Gamma-H2AX foci in cells exposed to a mixed beam of X-rays and alpha particles
1 Centre for Radiation Protection Research, Department of Genetics, Microbiology and Toxicology, Stockholm University, Svante Arrhenius väg 20C, Stockholm, 106 91, Sweden
2 Institute of Physics, Jan Kochanowski University, Kielce, Poland
3 Department of Radiobiology and Immunology, Institute of Biology, Jan Kochanowski University, Kielce, Poland
Genome Integrity 2012, 3:8 doi:10.1186/2041-9414-3-8Published: 2 November 2012
Little is known about the cellular effects of exposure to mixed beams of high and low linear energy transfer radiation. So far, the effects of combined exposures have mainly been assessed with clonogenic survival or cytogenetic methods, and the results are contradictory. The gamma-H2AX assay has up to now not been applied in this context, and it is a promising tool for investigating the early cellular response to mixed beam irradiation.
To determine the dose response and repair kinetics of gamma-H2AX ionizing radiation-induced foci in VH10 human fibroblasts exposed to mixed beams of 241Am alpha particles and X-rays.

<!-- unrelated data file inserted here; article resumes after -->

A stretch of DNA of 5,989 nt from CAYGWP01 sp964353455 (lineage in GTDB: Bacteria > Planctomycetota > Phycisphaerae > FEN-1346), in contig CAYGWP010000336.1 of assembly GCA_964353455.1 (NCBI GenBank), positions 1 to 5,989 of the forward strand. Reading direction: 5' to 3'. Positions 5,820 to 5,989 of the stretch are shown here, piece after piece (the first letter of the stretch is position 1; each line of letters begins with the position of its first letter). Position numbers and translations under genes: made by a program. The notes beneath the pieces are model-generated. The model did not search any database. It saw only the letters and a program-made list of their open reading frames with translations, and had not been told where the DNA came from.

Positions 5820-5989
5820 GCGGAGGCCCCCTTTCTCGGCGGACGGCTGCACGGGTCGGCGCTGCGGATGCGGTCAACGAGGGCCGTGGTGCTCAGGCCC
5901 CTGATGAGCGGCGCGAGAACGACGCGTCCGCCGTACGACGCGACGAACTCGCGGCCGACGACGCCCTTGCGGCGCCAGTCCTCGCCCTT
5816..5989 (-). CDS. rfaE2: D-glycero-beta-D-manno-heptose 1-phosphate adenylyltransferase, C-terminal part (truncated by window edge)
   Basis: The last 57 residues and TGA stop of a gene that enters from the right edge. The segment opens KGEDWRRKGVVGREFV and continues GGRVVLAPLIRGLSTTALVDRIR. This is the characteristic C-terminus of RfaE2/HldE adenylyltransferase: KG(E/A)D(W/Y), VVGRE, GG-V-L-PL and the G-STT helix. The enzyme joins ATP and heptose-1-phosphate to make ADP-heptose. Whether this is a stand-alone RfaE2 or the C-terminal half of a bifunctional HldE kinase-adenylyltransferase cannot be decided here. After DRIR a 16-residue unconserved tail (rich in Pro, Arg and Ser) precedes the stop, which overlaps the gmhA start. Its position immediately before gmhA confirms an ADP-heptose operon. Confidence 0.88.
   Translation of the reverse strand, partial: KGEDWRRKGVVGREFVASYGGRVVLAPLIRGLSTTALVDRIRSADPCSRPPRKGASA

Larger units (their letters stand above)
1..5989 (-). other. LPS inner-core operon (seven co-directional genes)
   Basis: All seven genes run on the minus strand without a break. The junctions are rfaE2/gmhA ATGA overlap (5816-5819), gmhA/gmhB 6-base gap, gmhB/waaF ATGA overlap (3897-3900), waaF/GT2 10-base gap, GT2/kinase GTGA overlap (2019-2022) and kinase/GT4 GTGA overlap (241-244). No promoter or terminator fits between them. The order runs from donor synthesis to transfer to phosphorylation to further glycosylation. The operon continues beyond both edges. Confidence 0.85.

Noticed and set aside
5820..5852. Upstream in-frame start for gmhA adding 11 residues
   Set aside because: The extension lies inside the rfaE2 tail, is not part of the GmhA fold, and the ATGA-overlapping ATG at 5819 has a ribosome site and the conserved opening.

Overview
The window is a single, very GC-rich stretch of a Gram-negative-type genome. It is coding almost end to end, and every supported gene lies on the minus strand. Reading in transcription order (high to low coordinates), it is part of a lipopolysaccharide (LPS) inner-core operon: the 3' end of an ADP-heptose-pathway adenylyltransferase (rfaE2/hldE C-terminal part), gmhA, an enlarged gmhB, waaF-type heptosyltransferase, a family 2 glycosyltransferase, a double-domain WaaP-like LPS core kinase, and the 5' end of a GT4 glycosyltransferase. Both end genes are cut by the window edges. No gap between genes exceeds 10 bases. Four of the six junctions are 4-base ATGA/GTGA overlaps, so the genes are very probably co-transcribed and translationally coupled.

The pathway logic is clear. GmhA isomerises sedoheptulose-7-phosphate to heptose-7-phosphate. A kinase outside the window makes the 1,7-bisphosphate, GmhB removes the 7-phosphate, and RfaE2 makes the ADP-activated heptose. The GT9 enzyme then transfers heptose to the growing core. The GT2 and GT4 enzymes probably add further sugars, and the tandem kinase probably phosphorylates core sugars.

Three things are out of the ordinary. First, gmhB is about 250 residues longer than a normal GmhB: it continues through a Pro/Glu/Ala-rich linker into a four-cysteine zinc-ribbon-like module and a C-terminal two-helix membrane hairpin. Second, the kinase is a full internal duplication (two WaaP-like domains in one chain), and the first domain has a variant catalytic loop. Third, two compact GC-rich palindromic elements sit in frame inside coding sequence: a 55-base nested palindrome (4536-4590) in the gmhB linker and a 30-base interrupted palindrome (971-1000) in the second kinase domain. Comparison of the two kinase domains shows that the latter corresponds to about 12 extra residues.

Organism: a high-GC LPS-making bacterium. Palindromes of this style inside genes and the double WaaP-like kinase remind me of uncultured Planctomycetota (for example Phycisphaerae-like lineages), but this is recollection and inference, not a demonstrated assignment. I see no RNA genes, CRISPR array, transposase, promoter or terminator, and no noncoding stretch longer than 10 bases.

VH10 human fibroblasts were irradiated with each radiation type individually or both in combination at 37°C. Foci were scored for repair kinetics 0.5, 1, 3 and 24 h after irradiation (one dose per irradiation type), and for dose response at the 1 h time point. The dose response effect of mixed beam was additive, and the relative biological effectiveness for alpha particles (as compared to X-rays) was of 0.76 ± 0.52 for the total number of foci, and 2.54 ± 1.11 for large foci. The repair kinetics for total number of foci in cells exposed to mixed beam irradiation was intermediate to that of cells exposed to alpha particles and X-rays. However, for mixed beam-irradiated cells the frequency and area of large foci were initially lower than predicted and increased during the first 3 hours of repair (while the predicted number and area did not).
The repair kinetics of large foci after mixed beam exposure was significantly different from predicted based on the effect of the single dose components. The formation of large foci was delayed and they did not reach their maximum area until 1 h after irradiation. We hypothesize that the presence of low X-ray-induced damage engages the DNA repair machinery leading to a delayed DNA damage response to the more complex DNA damage induced by alpha particles.